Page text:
Maybe it is just a symptom of this time of year, but I’ve struggled lately with getting everything on my to-do list done every week and some projects are falling behind. So, since my multitude of notebooks are getting a bit full anyway, I started looking for useful tools to get a bit more organized.
Autism and Executive Functioning
As humans, much of what we do happens without any conscious thought. We don’t need to think about breathing, for instance, and we’ll automatically take our hand away from burning heat. For the rest of our daily responsibilities, we rely heavily on “executive function” (EF). We need to have the ability to plan, set and meet goals, refer back to previous experiences, complete tasks, and manage our emotions. For this, we rely primarily on the prefrontal cortex to manage life’s complexities by drawing on what we already know about the world, making links, and controlling our impulses.
Up to 80% of those with autism suffer from executive function disorder, leading to difficulties managing time, completing tasks, and making what for many neurotypicals would be simple tasks very difficult and sometimes impossible.
So, while most people would simply knuckle down and get everything done, we sometimes need some help to get organized. In the National Autistic Society blog post “Executive functioning: a personal perspective,” Finn Gardiner explains it as follows:
"Once I have a system for doing something, tasks become much easier. I sometimes need prompting and check-ins to finish projects. I consider myself a reasonably independent worker, but I need an initial push to get into the groove."
Understanding Executive Functioning
According to Psychology Today, the three main aspects of executive functioning are:
- Working memory
Working memory refers to a person’s capacity to hold onto a limited amount of information in their mind so that it is ready for immediate use. Working memory can be thought of like a sticky note: the information is available and accessible when you need it—for instance, while you’re in the middle of a task. During conversations, working memory is what allows you to store information until you're ready to talk. Working memory also helps the brain store information for long-term memory.
- Cognitive flexibility
This refers to a person’s ability to switch between separate concepts and think about something in more than one way. If you were in a group of people, for example, and suddenly the conversation shifted from talking about holidays to talking about dogs, your level of cognitive flexibility would determine how rapidly, and how well, you would respond to this shift.
Cognitive flexibility also refers to the capacity to update beliefs and respond to new situations, to be aware of a variety of choices, and to deconstruct bigger thoughts into smaller chunks. Difficulties with cognitive flexibility can cause rigid thinking, make it hard for people to switch tasks, and cause problems when it comes to making bigger life changes.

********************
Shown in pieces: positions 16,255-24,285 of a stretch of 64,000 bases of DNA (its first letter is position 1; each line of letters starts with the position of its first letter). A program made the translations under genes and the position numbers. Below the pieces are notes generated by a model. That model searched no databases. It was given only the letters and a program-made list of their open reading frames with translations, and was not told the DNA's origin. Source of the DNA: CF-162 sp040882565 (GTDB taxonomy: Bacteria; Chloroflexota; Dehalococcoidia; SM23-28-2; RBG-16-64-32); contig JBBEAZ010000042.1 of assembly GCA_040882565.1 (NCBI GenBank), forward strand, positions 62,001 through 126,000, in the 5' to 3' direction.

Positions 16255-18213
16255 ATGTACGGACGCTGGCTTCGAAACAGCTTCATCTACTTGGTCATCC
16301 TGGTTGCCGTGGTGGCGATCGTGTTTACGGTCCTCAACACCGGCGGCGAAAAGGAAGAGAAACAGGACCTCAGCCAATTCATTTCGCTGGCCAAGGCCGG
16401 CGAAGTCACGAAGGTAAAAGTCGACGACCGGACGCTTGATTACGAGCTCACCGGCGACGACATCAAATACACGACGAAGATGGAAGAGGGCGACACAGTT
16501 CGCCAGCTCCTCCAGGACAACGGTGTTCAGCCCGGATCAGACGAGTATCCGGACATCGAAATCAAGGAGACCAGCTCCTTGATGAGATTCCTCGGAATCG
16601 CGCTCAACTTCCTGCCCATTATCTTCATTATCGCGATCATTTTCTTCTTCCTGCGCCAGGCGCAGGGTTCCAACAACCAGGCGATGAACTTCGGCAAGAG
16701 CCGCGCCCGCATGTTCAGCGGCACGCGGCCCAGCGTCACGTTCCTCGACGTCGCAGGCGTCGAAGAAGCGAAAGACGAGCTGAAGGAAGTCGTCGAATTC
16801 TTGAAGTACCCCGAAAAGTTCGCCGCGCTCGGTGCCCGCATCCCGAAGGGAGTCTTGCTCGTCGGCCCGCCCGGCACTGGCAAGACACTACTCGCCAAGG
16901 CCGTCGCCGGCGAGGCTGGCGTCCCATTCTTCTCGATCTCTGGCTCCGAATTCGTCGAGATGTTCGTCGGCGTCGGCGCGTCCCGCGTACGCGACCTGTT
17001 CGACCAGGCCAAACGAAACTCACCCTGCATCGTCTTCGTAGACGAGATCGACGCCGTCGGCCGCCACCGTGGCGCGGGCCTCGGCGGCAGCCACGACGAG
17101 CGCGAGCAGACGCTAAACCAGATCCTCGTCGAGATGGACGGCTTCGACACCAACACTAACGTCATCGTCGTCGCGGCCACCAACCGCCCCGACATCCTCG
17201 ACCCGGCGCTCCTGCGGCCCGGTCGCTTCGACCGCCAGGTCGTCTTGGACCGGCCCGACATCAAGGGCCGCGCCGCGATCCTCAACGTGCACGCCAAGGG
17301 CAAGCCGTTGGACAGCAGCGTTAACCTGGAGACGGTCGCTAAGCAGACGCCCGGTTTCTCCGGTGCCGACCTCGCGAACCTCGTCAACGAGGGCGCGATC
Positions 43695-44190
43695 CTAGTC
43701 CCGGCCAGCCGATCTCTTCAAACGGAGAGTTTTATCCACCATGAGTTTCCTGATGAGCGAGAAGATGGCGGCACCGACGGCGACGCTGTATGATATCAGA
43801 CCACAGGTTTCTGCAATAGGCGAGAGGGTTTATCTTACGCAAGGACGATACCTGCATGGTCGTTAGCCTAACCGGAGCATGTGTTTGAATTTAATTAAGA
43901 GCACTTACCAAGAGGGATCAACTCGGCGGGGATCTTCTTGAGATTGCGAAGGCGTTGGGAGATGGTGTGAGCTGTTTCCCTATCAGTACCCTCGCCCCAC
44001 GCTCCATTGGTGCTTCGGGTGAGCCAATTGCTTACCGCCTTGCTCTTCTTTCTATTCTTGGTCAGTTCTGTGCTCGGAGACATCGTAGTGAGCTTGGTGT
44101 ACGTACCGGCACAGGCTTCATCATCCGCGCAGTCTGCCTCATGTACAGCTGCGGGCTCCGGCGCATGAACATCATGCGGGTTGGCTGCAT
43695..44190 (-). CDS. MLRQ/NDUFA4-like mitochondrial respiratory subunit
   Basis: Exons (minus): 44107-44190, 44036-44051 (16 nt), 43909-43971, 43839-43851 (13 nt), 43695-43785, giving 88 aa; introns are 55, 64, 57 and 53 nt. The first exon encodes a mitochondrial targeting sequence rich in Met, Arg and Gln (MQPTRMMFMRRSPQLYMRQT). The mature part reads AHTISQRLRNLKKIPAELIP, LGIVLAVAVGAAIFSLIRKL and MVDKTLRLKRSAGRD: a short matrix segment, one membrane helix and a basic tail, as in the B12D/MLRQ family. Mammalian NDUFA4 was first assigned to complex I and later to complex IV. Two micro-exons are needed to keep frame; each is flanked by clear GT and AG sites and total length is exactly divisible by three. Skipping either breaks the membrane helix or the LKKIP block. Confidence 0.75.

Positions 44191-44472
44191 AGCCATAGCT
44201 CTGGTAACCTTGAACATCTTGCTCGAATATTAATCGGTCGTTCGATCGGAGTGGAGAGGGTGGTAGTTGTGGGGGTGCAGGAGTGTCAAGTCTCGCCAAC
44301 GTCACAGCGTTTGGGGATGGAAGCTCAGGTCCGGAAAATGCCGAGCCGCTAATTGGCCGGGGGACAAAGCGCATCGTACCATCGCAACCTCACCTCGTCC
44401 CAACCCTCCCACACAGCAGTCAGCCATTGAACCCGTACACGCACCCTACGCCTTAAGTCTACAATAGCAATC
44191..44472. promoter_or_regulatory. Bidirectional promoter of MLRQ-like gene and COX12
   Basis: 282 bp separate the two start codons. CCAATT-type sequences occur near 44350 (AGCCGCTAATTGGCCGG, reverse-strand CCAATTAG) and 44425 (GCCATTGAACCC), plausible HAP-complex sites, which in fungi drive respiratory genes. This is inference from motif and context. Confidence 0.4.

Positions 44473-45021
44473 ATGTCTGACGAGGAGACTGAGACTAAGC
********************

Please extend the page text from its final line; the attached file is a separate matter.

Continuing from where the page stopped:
- Inhibitory control
Inhibitory control refers to the ability to ignore distractions and to control our attention. It refers to the ability to suppress impulses and, for instance, could refer to the ability to delay a behavior in order to benefit from doing so. A lack of inhibitory control can cause us to act in automatic but inappropriate ways and to lack the ability to come up with well-considered responses.
How to manage executive disfunction
The popular blogger, Autistic Mama, says that you can find endless tips online for productivity, organization, and getting things done in a more efficient way, but that the problem is, most autistics try those strategies and they don’t really work for us - Then we burn out and feel like a total failure.
The three strategies she proposes are:
- Re-Evaluate Your Expectations
The very first thing that is absolutely vital for autistic adults who struggle with executive functioning is to re-evaluate your expectations. Executive functioning struggles can lead to chaos and struggling in all sorts of areas of your life. Maybe you struggle with self-care tasks, maybe you can’t keep your house clean, maybe you struggle to make and keep appointments or finish school or work tasks on time.
And if you’re anything like me, you may have been suddenly super inspired and decided you were going to fix ALL of those things at one time. You get a new planner, read a new blog post with a magical idea, and you’re sure that you can get your whole life figured out now. And for a day or two, you might actually do all the things and feel pretty awesome… Before you totally crash and burn.
So instead, check your expectations of yourself. Do you expect to keep a super clean and organized desk? Why? Does it really matter if you follow that beautiful morning routine from that blogger who is nothing like you?